I need a drink. Peg and I will enjoy a simple supper at a restaurant tonight, and I might even imbibe a martini.

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And then there is this. . . .

Crumbling Wall From RLBW

Crumbling Wall From RLBW



Today, I got my internet back. I’ve fasted from I-net for several days now waiting for the Cable Guy to come and hook me up. I went into shock last Sunday night when I finally called the 24 hour hotline for help. The sweet young thing assigned to solve my problem checked out their end and learned it was solid. Her reply to me was “we have to send a technician to fix the problem the first appointment opportunity is Wednesday.”


Crash, as I dropped to the floor. “You mean I won’t have a fix until Wednesday?”

“I’m sorry sir, but that is the best we can do.”

Let me go back to the beginning. When Peg and I arrived home all of our TV’s were pixilated. We didn’t get clear high-resolution pictures we got pixels of enormous proportions. I solved the problem by killing the power to each TV that had a cable box on it. It is the same as re-booting a computer. After the TV’s I began reading my e-mails and my PC acted funny. After suffering with it for a while I decided to reset the machine. First, I shut the PC down. That didn’t work, so I shut down the PC and then the modem. That didn’t work so I shut down the PC, the modem, and the router. After starting everything back up the I-net was gone. Run diagnostics and get it fixed I told myself. After three hours of messing with the process I yielded to the hotline.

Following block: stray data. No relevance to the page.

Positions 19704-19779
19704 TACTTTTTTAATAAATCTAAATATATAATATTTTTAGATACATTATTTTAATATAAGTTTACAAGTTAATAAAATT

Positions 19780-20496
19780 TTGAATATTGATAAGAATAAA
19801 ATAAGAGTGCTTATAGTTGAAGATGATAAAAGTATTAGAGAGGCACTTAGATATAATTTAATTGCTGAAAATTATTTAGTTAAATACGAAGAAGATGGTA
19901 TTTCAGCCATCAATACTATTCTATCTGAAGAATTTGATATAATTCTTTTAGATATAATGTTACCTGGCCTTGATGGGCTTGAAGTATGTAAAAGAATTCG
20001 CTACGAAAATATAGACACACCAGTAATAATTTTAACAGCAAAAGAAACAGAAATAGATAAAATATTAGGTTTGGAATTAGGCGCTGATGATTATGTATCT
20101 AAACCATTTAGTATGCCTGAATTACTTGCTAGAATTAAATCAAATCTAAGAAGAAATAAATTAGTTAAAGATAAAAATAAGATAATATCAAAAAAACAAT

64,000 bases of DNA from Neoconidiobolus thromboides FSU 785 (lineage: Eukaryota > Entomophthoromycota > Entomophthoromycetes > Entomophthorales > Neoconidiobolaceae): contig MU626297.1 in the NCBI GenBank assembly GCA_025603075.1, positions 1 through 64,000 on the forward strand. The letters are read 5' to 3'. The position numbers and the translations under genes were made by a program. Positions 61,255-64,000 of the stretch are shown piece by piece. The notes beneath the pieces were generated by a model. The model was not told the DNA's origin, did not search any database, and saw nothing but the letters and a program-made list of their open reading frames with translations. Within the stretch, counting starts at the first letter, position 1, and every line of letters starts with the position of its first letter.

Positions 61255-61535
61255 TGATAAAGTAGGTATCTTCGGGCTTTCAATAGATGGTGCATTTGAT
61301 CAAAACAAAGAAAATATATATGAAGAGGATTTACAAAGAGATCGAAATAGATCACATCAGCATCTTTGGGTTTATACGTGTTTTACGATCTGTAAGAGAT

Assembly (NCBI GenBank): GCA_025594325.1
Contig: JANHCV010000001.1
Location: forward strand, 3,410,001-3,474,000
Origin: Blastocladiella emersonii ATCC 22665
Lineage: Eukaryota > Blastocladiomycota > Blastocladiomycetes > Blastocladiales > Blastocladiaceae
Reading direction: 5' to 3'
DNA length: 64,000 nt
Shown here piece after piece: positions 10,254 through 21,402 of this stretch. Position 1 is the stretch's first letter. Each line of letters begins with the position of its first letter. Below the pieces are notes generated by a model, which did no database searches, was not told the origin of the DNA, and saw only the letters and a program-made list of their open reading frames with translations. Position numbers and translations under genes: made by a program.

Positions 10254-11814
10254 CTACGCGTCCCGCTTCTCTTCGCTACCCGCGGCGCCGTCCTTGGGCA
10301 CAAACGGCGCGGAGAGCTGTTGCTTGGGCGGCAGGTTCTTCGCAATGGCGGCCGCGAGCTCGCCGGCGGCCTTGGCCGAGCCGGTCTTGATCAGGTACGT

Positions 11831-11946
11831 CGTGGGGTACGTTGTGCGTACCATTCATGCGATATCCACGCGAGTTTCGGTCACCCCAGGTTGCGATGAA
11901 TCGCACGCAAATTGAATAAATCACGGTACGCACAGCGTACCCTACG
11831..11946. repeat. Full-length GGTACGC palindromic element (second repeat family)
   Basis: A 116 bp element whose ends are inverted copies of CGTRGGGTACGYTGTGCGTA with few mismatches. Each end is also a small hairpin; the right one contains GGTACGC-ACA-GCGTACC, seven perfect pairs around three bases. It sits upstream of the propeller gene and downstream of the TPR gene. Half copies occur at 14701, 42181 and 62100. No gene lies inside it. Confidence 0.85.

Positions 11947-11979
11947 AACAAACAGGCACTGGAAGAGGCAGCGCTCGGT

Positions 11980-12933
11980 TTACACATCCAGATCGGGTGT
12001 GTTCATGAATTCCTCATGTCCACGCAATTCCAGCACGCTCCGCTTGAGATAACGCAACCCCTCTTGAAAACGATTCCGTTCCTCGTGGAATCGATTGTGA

I had the yellow wire in the yellow socket and the white wire in the orange socket.

I had the yellow wire in the yellow socket and the white wire in the orange socket. It made sense to me.

Today, Larry the Cable Guy dropped by. He looked at the modem and everything was green. He looked at the router, picked it up and unplugged the wires. A few seconds later he re-plugged the wires and within ten seconds the I-net was back and running. “Wait a minute, what did you do?”

“The wires were crossed and I put them back into the correct sockets.”

“Oh sheet, I had done the same thing when I was resetting and I crossed them when I plugged them back in.”

“Is there anything else I can do for you sir?”

“Yes, do not breathe a word about this matter to anyone.”

Cable Guy left within fifteen minutes after assuring himself that our TV’s were working.

I remembered a story from college. The professor who told it was an old guy like me now. His commission was to teach a class full of Mechanical Engineers something about electric motors. The story was about when he was young and got a call to consult on a large electric motor that the owner could not get started. He arrived, looked at the motor and asked the owner to get him a hammer. While he went to get the hammer, the Teacher switched two wires. The man comes back and hands him the hammer. The teacher hits the motor with the hammer and says, “Now try it.” The owner pushes the start button and the motor starts right up. A week later the owner gets a bill for a thousand dollars. In shock over the cost, the owner calls the teacher and asks him to itemize the bill so he can understand the charges. The teacher sends him the itemized bill: 1. Service call to check the motor and hit it with a hammer $300. 2. Knowing where to hit it $700.

Today, the cable guy had the knowledge and I didn’t.